Our colleague Kara M. Maciel of Epstein Becker Green wrote a wage and hour update in this month’s Take 5 labor and employment newsletter.

Here’s a preview of the five items:

1. IRS Will Begin Taxing a Restaurant’s Automatic Gratuities as Service Charges
2. The New DOL Secretary, Tom Perez, Spells Out the WHD’s Enforcement Agenda
3. DOL Investigates Health Care Provider and Obtains $4 Million Settlement for Overtime Payments
4. Federal Court Strikes Down DOL Tip Pooling Rule
5. Take Preventative Steps When Facing WHD Audits

Read the full article here.

 

by Michael D. Thompson

Apple Inc.’s practice of requiring hourly employees to wait (off the clock) in order to undergo “personal package and bag checks” prior to meal breaks and at the end of shifts is the subject of a purported wage-hour collective action.

According to a complaint filed in the U.S. District Court for the Northern District of California, these security checks take approximately 50 minutes to 1.5 hours per week of uncompensated time to search for “possible store items or merchandise taken without permission and/or contraband.”

The lawsuit seeks to certify a nationwide collective action class under the federal Fair Labor Standards Act, as well as classes in California and New York class for alleged violations of those states’ labor laws.

Bag check requirements are relatively common in the retail environment, and a similar lawsuit against Polo Ralph Lauren settled for $4,000,000.

Preliminary and Postliminary Activities

An analysis of the time spent waiting for security checks at the end of the workday is similar to the analysis in “donning and doffing” cases dealing with the compensability of “preliminary” or “postliminary” activities such as putting on uniforms or safety equipment before a shift begins.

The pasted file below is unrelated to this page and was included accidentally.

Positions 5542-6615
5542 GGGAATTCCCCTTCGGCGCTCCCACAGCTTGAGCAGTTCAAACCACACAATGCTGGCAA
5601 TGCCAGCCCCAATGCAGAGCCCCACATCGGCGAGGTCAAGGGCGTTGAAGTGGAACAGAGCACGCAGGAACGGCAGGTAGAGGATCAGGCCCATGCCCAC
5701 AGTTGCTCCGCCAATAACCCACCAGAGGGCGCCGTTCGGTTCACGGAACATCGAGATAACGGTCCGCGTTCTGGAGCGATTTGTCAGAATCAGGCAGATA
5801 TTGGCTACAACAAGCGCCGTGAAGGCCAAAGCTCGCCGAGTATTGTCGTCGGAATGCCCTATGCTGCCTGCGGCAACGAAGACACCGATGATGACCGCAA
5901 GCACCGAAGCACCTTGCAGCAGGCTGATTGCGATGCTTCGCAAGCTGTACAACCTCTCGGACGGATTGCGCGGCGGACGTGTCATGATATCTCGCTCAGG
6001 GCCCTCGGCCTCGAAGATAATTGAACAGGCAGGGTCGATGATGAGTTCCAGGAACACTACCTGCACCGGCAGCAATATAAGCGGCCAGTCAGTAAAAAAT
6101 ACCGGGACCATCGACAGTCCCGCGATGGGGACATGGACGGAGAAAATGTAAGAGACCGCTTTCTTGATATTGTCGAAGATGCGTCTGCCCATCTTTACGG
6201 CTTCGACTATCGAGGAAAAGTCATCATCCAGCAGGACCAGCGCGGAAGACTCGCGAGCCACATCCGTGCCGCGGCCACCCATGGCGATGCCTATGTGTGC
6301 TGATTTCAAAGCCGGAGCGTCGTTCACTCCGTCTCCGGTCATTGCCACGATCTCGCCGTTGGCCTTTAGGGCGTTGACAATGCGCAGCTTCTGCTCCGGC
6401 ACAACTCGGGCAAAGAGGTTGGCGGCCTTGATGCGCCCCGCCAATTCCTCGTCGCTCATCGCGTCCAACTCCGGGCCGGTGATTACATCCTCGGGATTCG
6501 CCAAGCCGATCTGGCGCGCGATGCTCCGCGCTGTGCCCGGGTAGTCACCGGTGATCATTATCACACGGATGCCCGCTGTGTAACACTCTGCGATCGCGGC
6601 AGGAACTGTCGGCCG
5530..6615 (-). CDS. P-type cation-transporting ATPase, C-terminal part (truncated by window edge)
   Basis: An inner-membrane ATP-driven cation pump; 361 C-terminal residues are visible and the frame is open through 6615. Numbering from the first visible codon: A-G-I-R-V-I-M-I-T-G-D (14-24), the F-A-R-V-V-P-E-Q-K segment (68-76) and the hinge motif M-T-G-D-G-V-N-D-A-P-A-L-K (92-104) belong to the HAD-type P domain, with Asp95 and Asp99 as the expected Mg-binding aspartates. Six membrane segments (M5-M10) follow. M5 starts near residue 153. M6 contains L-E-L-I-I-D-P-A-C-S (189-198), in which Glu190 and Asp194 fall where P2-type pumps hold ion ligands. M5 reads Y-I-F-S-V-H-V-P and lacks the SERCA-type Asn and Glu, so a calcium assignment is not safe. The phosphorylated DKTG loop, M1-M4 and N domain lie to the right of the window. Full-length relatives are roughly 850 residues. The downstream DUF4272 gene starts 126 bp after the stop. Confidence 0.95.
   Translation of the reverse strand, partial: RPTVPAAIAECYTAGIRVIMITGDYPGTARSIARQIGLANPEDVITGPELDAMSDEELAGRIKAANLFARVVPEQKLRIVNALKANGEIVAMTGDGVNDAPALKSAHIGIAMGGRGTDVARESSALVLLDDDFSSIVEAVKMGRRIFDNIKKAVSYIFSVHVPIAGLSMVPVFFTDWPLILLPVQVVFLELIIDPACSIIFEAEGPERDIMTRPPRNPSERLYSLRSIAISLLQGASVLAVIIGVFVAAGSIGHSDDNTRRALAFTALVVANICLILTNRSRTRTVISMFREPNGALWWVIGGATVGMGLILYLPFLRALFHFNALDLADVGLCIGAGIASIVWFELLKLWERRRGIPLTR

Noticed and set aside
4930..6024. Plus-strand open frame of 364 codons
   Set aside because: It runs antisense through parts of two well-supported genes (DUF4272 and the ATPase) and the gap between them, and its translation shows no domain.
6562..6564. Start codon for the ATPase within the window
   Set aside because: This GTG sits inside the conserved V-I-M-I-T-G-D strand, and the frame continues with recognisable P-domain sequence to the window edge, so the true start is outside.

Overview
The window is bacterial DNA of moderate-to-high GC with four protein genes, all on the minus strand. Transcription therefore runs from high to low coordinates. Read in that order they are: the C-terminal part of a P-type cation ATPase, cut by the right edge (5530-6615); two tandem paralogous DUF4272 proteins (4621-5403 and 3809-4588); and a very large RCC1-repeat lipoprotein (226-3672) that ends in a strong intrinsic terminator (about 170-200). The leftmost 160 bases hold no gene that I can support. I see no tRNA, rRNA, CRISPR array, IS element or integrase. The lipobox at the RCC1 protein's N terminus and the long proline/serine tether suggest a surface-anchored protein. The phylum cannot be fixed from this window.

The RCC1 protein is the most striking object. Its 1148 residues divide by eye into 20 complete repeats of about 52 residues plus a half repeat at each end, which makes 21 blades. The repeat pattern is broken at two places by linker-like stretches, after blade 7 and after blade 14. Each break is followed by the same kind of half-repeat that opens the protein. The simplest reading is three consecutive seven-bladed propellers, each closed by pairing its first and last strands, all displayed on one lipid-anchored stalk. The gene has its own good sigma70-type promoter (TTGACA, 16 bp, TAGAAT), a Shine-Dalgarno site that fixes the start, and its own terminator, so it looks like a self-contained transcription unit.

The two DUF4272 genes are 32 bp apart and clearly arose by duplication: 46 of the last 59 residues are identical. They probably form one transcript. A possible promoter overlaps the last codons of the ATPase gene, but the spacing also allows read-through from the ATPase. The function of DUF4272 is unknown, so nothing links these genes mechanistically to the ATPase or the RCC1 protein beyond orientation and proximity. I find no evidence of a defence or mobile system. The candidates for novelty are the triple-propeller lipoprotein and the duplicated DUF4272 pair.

The FLSA, as amended by the Portal-to-Portal Act of 1947, generally precludes compensation for activities that are “preliminary” or “postliminary” to the “principal activity or activities” of the employee. 29 U.S.C. § 254(a). But preliminary and postliminary activities are compensable if they are “integral and indispensable” to an employee’s principal duties. In IBP v. Alvarez, the U.S. Supreme Court ruled that an activity is “integral and indispensable” if it is (1) “necessary to the principal work performed” and (2) “done for the benefit of the employer.”

The Impact of Busk v. Integrity Staffing Solutions, Inc.

The compensability of time spent clearing security was recently addressed in Busk v. Integrity Staffing Solutions, Inc., and the Ninth Circuit created a distinction that may spur a new wave of litigation.

In Busk, the District Court found time going through security checks to be non-compensable, and relied on Second Circuit and Eleventh Circuit precedent involving employees at a nuclear power plant and an airport construction project, respectively.

However, the Ninth Circuit reversed, concluding that those security screenings were not in place because of the nature of the employee’s work, and indeed were applicable to employees and non-employees. Accordingly, those screening were not integral to the principal activities of the employees.

Conversely, the Ninth Circuit held that requiring “screening to prevent employee theft … stems from the nature of the employees’ work (specifically, their access to merchandise),” and therefore may be compensable work time.